The SEC filed insider trading charges against a registered representative employed in the Florida office of a broker. At the same time the U.S. Attorney for the District of New Jersey filed parallel criminal charges. SEC v. Dowd, Civil Action No. 3:13-cv-00494 (D. N.J.); U.S. v. Dowd (D.N.J.).
The actions center on the acquisition of Pharmasset, Inc., by Gilead Sciences, Inc. announced before the market opened on Monday, November 21, 2011. The announcement followed a non-public auction process which transpired over several weeks. The cash tender offer was for $137 per share, an 89% premium over the closing price on the prior trading day. Following the announcement the share price rose 84.6%.
Defendant Kevin Dowd had been employed for a number of years as a registered representative in the Florida office of the broker. One of the long time clients of the firm was a Director of Pharmasset. During the auction process for the company, the Director informed a Portfolio Manager at the brokerage firm that his company would soon be sold. The Director updated the Portfolio Manager on the deal as the transaction progressed. The Portfolio Manager was the financial adviser to the Director. The conversation was in confidence.
The Portfolio Manager informed Dowd about the transaction. At a meeting involving Mr. Dowd, the Managing Director of the broker’s office and the Office Administrator the Portfolio Manager discussed the transaction in which Pharmasset would be acquired. Specifically, at the meeting the Portfolio Manager instructed the group that they were prohibited from recommending or trading Pharmasset securities because they were in possession of inside information.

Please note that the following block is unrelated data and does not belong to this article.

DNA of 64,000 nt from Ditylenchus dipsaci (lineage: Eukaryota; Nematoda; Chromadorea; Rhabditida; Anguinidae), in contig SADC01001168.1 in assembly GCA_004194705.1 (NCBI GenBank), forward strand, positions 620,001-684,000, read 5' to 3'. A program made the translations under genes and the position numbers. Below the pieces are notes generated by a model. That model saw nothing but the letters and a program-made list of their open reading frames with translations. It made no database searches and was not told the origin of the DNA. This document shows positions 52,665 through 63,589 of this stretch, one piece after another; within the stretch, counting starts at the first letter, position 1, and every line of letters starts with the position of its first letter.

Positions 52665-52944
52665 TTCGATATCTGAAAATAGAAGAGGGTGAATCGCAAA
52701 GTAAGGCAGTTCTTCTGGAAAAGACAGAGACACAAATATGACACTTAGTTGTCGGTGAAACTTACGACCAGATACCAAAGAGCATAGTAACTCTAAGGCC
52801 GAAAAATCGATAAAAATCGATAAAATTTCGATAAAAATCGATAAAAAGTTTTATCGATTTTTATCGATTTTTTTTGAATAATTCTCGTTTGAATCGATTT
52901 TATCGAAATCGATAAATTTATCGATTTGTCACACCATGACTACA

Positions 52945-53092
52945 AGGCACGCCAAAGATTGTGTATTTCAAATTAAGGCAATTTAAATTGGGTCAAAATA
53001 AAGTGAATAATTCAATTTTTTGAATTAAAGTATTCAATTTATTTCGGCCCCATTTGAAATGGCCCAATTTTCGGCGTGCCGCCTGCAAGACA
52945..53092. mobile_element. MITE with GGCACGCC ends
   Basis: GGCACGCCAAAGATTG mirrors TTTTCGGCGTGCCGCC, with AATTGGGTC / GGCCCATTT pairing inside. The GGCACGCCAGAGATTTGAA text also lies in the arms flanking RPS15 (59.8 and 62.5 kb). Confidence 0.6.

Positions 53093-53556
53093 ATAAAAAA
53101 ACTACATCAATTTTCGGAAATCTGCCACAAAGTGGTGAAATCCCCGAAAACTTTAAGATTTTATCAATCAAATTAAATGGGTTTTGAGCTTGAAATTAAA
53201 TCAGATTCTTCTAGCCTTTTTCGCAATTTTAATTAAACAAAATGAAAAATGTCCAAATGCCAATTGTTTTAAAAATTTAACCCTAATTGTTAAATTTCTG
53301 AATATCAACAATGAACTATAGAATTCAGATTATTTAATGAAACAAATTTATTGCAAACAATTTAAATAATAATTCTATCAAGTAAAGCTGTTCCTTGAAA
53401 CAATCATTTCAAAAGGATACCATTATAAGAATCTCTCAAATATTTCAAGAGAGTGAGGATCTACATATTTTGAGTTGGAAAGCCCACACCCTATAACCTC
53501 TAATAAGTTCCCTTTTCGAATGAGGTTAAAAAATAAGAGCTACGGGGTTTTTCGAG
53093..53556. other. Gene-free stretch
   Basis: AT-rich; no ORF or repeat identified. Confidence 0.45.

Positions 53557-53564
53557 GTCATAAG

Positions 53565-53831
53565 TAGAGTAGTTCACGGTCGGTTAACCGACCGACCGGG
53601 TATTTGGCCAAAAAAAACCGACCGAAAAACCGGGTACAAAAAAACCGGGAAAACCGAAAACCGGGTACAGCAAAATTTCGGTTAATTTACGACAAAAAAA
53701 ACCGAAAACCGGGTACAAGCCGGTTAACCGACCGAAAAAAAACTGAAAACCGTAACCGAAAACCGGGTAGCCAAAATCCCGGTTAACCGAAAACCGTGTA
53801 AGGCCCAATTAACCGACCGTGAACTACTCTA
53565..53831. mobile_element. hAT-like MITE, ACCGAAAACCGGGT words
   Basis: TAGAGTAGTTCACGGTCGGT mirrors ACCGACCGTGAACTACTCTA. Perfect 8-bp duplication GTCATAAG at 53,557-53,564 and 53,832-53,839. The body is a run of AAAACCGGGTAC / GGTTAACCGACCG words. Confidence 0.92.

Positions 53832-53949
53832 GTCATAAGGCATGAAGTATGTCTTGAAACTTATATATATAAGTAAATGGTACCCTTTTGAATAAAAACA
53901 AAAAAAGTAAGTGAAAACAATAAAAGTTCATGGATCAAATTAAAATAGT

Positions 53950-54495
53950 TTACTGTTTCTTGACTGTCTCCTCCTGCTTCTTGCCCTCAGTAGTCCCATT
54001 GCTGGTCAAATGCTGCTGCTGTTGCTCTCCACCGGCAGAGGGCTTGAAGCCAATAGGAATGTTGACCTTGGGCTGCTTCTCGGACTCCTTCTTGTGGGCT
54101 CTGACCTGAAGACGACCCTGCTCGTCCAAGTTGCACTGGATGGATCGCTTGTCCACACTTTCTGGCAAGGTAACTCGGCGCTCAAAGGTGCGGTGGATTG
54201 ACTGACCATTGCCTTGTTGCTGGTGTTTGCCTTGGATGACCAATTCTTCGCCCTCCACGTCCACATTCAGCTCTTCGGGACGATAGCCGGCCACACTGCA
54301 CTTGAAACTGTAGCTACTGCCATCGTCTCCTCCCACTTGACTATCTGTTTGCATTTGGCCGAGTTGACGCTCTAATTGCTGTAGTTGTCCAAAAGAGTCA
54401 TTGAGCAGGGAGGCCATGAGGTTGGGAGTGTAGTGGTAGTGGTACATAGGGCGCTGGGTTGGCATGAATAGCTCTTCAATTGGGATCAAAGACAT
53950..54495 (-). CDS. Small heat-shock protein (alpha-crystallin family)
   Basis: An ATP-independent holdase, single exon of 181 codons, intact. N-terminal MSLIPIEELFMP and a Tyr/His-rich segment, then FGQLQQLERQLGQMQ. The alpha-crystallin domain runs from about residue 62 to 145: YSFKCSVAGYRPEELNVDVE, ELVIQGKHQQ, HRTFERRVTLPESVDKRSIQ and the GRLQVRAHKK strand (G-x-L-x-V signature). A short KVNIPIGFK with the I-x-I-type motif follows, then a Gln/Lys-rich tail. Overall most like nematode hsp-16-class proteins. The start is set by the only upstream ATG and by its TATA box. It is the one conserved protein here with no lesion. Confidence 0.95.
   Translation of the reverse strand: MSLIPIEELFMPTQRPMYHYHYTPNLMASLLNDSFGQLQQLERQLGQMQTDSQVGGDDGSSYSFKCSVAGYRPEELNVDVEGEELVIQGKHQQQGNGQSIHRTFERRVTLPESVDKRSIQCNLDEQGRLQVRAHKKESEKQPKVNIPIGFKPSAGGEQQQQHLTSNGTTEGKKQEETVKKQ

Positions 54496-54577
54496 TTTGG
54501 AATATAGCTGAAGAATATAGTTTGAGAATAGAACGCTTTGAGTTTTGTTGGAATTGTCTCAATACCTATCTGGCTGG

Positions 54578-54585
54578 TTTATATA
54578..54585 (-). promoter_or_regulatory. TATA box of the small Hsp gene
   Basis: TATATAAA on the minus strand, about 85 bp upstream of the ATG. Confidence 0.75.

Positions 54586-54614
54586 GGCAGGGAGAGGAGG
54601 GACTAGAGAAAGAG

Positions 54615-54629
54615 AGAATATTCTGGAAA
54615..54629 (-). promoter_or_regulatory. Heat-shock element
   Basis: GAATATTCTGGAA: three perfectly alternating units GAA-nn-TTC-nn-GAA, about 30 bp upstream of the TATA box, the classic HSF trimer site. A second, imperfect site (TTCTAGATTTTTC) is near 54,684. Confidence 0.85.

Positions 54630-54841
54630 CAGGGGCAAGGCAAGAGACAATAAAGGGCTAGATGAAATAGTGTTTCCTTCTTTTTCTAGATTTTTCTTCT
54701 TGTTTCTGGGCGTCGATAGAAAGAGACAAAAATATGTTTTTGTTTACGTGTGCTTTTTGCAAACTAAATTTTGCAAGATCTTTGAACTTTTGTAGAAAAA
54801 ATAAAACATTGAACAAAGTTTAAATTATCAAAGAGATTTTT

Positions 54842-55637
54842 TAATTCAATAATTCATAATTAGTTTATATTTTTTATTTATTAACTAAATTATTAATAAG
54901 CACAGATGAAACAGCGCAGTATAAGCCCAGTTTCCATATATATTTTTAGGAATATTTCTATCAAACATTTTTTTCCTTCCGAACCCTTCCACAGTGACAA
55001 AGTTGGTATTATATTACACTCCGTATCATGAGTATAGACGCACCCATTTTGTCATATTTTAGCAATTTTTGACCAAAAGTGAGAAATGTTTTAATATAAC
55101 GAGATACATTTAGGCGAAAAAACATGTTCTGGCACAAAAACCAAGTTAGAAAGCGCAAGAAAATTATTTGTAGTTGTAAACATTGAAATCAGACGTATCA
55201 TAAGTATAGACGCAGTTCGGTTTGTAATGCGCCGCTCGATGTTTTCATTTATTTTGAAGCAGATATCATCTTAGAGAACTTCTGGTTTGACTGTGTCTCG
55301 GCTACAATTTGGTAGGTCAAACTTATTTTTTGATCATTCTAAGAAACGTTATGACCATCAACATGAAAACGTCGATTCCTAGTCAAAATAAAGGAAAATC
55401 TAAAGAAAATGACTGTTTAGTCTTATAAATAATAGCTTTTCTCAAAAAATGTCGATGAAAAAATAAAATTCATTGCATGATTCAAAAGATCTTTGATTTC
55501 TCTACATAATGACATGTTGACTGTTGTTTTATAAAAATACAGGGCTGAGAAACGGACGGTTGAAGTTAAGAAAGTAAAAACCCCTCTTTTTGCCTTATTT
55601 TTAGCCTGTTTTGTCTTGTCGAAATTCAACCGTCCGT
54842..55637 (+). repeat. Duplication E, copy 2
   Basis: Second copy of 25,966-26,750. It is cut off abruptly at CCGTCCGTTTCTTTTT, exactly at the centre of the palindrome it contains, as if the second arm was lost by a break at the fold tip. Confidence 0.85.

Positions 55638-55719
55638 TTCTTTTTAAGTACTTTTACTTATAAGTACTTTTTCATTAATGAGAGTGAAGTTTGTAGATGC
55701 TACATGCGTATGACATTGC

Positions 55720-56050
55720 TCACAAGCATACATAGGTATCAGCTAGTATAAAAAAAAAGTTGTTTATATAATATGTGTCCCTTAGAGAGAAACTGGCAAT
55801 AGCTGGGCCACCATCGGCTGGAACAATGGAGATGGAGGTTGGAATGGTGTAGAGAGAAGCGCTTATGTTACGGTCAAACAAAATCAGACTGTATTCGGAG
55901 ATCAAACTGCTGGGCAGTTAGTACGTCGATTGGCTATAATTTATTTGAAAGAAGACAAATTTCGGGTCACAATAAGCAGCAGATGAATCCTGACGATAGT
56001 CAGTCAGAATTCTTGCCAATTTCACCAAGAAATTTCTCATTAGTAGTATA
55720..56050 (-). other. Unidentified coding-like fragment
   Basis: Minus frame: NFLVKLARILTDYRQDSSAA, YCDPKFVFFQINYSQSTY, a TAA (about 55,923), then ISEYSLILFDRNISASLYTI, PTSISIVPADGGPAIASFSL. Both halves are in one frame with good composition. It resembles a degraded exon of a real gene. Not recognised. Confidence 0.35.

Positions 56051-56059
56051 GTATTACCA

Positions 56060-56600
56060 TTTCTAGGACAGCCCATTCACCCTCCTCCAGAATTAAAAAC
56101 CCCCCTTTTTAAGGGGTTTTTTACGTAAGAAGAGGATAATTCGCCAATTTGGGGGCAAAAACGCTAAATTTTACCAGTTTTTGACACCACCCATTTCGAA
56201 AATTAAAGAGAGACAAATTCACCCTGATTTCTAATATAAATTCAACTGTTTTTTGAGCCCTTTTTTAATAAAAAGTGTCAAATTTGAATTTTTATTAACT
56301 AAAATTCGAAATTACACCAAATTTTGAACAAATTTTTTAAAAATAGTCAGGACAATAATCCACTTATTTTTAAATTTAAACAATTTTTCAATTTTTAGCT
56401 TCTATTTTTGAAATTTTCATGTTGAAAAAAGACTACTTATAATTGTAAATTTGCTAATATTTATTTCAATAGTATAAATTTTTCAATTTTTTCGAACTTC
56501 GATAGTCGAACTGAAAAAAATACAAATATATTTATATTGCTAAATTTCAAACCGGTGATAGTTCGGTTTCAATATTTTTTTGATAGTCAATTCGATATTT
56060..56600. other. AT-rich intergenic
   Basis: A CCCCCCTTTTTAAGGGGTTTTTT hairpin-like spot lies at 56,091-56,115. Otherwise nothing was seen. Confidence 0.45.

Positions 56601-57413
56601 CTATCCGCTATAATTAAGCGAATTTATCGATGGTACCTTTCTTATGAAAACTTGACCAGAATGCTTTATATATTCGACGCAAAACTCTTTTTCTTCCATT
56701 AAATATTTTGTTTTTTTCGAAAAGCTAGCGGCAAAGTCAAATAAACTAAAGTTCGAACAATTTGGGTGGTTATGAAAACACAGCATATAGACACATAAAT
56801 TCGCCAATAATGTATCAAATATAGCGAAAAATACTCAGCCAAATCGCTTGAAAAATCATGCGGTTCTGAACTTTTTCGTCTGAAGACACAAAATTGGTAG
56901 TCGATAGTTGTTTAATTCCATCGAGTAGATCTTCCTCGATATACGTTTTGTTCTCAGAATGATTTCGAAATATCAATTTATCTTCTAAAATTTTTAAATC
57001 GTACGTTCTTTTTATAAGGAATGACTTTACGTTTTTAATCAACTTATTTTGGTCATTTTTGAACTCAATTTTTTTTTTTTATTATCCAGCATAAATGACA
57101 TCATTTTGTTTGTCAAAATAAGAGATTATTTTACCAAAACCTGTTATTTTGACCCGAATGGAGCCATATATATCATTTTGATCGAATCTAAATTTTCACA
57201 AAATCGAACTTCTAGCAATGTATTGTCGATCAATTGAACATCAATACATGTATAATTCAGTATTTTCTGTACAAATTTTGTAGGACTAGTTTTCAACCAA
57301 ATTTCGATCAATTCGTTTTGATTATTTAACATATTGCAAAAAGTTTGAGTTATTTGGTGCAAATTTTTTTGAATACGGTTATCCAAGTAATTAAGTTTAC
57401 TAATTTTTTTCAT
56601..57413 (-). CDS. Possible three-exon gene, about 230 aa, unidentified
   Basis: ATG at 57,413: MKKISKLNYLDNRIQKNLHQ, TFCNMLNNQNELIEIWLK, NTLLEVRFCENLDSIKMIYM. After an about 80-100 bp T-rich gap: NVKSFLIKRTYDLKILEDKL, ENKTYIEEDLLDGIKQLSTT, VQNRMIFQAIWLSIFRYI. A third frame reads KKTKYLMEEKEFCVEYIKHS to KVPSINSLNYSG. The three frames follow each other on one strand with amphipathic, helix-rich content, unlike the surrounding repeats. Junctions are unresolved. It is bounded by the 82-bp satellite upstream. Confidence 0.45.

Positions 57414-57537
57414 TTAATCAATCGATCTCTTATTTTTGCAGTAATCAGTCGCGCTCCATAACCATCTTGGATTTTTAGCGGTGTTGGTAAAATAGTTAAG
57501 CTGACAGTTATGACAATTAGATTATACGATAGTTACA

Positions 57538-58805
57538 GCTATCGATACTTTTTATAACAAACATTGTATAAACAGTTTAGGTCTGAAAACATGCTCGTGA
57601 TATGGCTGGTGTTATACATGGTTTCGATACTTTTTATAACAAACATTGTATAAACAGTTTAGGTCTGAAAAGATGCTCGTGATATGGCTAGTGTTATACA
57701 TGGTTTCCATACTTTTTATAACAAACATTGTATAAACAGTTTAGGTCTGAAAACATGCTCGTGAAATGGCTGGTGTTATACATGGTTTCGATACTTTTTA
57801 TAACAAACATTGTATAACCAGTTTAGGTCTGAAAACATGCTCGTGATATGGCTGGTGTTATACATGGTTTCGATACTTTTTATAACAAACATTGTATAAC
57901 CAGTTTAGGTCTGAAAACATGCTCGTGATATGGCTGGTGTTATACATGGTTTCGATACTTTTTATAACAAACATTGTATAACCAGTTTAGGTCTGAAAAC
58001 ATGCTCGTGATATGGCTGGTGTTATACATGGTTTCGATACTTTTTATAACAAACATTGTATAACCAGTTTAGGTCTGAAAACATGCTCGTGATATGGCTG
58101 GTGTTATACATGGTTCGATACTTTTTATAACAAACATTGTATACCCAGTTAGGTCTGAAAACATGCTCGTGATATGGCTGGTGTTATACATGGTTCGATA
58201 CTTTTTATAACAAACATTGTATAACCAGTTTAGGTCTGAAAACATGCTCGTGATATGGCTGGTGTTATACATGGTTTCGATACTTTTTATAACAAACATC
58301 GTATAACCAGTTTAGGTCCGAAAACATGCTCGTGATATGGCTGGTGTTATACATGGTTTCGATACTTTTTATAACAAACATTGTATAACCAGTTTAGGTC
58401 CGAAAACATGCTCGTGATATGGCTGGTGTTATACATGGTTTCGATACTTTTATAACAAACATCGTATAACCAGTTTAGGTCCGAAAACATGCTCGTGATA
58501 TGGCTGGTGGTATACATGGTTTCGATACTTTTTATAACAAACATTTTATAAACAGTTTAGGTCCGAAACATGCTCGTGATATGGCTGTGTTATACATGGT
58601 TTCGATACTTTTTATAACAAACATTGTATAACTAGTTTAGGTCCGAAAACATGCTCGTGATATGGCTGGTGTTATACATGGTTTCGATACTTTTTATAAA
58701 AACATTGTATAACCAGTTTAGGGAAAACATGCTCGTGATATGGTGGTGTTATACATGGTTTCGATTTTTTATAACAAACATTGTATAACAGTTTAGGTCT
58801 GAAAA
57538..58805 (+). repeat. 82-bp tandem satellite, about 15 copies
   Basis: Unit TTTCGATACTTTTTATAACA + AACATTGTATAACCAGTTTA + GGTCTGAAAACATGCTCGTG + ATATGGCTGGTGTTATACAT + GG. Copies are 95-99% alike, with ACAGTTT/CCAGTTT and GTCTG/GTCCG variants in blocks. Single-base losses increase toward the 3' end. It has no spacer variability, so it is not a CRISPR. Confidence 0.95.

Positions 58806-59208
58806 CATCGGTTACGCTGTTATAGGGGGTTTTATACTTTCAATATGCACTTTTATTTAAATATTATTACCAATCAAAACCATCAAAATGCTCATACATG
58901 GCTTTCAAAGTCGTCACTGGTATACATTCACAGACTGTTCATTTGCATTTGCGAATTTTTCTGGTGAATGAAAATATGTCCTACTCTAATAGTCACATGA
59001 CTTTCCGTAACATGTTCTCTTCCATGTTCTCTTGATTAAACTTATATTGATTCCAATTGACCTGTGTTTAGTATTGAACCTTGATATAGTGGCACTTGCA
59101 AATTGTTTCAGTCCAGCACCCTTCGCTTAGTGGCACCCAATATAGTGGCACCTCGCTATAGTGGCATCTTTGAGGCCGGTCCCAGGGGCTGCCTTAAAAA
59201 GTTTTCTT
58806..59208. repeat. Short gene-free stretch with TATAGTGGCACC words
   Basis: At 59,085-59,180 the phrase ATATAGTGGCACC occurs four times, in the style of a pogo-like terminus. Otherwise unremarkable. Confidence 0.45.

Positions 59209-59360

Later the Portfolio Manager instructed Mr. Dowd to ensure that the Managing Director did not trade. Mr. Dowd was responsible for entering securities trades for the Managing Director in his personal accounts.
On the last trading day before the deal announcement Mr. Dowd is alleged to have informed a long time friend who worked as a Penny Stock Promoter about the proposed transaction. That person purchased 2,700 shares of Pharmasset on the same day of the call, Friday, November 18, 2011. The Penny Stock Promoter also told another friend who immediately bought call options. Following the announcement of the deal on the next trading day the Penny Stock Promoter had illegal trading profits of $163,621 while his friend had profits of about $544,706.
The Commission’s complaint alleges violations of Exchange Act Sections 10(b) and 14(e). The SEC’s case and that of the U.S. Attorney are pending.